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Traffic fatalities increased in first quarter of 2012

Traffic fatalities across the U.S. were up 13.5 percent in the first quarter of 2012 compared to the first quarter of 2011. This means traffic fatalities for the year are on pace to make this the second largest increase year-to-year since 1975.

National and local government agencies and non-profits that have been working to reduce distracted driving and impaired driving and improve safety are not sure why fatalities so sharply rose. The National Highway Traffic Safety Administration (NHTSA) says it is too early to say what factors contributed to the increase, but it may have to do with the unseasonably warm winter weather that occurred across the U.S. this year. When the weather is warmer, people tend to get out and drive more, and more driving leads to more car accidents.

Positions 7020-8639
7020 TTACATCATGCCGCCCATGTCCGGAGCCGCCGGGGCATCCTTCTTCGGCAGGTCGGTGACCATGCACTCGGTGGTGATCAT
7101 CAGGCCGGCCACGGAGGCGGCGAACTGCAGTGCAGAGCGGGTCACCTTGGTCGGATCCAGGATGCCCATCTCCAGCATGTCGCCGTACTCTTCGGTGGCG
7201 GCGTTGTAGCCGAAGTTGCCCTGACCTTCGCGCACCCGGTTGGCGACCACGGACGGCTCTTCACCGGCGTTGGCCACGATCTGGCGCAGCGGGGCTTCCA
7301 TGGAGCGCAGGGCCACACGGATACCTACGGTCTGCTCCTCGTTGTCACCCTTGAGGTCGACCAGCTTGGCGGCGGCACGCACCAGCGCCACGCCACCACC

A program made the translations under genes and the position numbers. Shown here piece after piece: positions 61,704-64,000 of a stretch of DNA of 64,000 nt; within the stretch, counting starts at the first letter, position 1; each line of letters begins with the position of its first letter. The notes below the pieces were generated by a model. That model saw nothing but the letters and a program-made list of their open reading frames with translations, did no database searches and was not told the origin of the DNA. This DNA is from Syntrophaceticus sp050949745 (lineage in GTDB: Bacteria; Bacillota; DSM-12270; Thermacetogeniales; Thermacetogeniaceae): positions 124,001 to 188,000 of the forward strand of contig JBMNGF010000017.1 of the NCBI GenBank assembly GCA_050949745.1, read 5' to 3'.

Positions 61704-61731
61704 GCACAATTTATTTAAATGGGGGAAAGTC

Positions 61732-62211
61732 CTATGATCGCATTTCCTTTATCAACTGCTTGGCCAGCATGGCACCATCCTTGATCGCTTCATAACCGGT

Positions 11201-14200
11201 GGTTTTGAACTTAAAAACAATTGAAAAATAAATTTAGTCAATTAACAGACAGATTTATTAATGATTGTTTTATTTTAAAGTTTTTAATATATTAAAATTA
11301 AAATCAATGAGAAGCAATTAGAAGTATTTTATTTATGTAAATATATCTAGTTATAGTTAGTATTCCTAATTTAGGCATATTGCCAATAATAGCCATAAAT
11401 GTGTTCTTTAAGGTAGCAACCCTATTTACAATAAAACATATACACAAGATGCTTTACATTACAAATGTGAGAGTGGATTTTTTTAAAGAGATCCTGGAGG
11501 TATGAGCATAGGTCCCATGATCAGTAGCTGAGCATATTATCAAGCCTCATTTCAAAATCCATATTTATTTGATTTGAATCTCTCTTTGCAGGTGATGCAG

According to the Federal Highway Administration, people traveled 9.7 billion miles more during the first quarter of 2012 than in 2011, which is an increase of 1.4 percent more miles traveled.

In 2006, 9,558 people were killed in traffic accidents in the first quarter of the year. Fatalities continued to drop in the period from January to March, until this year. This year 7,630 people died in the first three months of the year. In 2011, 6,720 people died in motor vehicle accidents in the first quarter. The largest number of motor vehicle accidents fatalities in a year was in 1972 with 54,589. Since then numbers have been falling, and it is yet to be determined why they suddenly went up again.

Source: CNN Travel, "U.S. traffic fatalities soar 13.5 percent in first quarter of 2012," July 23, 2012

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